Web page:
The loan would be a 20 year loan. The city can receive loan forgiveness through a grant. If so, the increased cost to system users will be approximately $12.53 per month to help pay off the loan. If the city cannot obtain the loan forgiveness grant, the increase for users would be approximately $17.90 per month. Representatives for Hubbell, Roth and Clark said there might not be an increase in customer numbers, depending on the amount of usage by average customers.

With the factory renovations, there will be an increase in jobs in the area, as well as people using amenities around town. However, there will also be an increase in dust, noise and traffic during construction.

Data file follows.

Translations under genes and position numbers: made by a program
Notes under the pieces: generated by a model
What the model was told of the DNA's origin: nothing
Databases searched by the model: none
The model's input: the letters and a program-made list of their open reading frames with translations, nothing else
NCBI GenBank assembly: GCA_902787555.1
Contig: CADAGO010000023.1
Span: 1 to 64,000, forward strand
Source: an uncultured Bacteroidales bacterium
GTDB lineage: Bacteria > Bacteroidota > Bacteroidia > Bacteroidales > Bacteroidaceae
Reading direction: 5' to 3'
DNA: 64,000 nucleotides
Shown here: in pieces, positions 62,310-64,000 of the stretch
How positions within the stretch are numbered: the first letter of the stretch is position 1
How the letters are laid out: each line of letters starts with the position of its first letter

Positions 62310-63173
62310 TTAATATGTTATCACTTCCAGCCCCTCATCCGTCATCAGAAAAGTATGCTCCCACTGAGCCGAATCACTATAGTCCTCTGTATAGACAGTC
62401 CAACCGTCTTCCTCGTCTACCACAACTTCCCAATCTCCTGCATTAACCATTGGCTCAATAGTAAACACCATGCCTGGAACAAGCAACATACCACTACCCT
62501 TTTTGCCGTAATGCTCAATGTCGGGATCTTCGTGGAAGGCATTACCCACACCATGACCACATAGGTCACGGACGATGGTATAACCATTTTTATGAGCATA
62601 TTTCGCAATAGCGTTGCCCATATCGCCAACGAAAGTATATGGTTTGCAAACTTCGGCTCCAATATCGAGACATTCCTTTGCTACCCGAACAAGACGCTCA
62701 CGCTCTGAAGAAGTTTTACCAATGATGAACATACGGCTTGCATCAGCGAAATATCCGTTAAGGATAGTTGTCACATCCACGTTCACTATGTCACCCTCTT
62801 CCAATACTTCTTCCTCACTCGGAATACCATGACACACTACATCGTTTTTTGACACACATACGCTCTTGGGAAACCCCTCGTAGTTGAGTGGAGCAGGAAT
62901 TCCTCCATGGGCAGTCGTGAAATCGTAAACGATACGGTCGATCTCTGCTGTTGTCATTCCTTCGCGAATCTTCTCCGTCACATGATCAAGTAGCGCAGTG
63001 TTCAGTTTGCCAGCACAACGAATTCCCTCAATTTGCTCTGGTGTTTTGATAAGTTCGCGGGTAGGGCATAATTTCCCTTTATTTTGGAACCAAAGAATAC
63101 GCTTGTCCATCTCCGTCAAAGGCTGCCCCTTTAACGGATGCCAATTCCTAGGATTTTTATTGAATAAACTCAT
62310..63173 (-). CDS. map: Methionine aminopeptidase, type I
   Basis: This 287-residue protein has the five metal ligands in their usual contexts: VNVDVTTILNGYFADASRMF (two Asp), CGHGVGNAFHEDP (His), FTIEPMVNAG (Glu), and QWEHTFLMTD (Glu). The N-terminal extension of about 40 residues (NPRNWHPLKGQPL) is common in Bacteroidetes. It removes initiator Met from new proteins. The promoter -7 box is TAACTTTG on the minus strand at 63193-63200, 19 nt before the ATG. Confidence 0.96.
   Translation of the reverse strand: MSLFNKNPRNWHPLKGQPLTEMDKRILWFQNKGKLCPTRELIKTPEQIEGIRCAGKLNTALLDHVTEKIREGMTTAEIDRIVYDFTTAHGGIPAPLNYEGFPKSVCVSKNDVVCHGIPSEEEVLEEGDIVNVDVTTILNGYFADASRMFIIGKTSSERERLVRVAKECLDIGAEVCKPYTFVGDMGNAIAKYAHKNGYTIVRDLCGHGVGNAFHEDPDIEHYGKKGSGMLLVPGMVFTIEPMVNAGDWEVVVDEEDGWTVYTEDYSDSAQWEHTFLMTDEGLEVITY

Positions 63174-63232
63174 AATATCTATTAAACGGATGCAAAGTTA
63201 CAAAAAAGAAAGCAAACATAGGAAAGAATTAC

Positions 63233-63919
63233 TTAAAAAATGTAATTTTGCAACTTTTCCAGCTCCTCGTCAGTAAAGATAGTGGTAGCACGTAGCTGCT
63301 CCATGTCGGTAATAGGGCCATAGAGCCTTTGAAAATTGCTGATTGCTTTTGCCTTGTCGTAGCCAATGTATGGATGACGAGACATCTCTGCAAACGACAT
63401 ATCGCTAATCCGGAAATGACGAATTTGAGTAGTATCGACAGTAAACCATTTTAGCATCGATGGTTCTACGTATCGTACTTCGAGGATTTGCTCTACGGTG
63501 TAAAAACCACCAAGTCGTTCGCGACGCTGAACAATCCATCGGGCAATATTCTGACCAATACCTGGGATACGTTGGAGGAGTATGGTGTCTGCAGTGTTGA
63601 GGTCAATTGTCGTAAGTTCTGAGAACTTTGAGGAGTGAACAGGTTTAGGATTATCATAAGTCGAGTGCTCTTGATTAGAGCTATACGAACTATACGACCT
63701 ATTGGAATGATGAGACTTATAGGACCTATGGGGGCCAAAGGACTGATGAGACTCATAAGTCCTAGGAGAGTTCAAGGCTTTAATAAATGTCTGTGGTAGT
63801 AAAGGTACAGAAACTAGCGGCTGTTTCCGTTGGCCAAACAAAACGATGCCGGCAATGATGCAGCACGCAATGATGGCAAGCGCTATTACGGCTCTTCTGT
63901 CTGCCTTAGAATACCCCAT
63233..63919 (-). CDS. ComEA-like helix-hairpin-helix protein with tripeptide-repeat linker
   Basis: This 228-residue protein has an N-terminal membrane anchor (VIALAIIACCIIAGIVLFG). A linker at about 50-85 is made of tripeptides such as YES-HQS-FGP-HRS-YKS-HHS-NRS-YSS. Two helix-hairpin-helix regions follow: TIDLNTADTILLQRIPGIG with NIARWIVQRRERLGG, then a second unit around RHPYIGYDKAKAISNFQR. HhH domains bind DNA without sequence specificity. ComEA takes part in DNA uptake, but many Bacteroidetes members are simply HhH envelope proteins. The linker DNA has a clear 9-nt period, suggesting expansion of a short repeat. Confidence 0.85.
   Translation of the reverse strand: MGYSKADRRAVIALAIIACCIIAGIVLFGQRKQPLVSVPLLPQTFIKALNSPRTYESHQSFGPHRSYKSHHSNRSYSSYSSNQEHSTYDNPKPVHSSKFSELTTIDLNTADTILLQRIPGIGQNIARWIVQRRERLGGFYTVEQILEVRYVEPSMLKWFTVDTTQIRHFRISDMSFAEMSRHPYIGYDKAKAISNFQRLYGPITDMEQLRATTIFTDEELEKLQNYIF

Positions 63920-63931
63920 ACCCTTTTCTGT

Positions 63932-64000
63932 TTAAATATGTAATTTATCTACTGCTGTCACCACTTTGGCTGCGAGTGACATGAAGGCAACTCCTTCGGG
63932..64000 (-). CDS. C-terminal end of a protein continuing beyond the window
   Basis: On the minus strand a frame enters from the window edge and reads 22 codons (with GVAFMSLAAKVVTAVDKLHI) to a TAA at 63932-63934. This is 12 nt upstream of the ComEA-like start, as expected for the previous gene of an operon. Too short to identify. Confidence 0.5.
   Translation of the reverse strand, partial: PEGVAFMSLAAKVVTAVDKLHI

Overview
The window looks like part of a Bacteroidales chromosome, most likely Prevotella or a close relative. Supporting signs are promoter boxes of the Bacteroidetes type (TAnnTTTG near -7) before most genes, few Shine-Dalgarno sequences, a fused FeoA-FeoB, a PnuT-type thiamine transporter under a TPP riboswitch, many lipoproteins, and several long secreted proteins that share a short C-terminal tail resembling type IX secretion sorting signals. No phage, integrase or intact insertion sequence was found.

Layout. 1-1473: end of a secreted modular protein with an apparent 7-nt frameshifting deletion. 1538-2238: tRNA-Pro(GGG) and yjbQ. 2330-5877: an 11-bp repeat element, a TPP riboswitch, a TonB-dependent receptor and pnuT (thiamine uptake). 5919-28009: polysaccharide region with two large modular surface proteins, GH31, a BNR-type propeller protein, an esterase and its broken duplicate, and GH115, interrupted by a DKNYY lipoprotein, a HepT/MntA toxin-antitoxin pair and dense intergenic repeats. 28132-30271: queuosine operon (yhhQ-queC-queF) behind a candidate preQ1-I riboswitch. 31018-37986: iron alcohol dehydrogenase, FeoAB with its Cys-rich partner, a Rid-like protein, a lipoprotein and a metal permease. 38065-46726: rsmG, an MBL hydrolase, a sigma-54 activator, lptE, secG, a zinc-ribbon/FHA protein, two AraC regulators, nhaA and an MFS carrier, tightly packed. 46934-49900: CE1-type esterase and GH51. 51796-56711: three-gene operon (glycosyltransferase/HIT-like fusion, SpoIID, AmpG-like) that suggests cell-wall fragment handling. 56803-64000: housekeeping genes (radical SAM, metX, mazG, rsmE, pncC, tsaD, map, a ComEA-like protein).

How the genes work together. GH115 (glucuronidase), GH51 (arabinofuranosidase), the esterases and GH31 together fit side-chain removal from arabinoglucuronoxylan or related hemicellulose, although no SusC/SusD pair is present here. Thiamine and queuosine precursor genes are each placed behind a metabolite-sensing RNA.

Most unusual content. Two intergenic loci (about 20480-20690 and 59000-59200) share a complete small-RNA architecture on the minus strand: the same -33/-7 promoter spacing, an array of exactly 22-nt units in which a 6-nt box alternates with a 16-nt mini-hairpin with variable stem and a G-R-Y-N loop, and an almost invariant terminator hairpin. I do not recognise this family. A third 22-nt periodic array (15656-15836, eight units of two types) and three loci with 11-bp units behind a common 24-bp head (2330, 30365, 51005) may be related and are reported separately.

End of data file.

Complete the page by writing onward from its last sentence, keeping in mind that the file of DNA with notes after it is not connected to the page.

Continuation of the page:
“But it would still be minimal disruption,” Corona said.

Construction is expected to begin in June 2021, with an expected completion date of December 2022.

During the public comment portion of the public hearing, several town residents expressed their support for the project. Sharen Lange, owner of the Cheboygan business and president of the Cheboygan Economic Development Corporation, expressed support for the project, saying it seems very urgent for the present and essential for future growth.

City council members voted unanimously to pass a resolution, endorsing the plan and asking the state for funds to rehabilitate the sewage treatment plant.

Much of the plant's equipment is aging, breaking down and becoming expensive to repair.  The city recently approved plans by engineering consultants Hubbell, Roth and Clark that include about $16 million in repairs, making the plant more efficient and profitable.  Photo by Kortny Hahn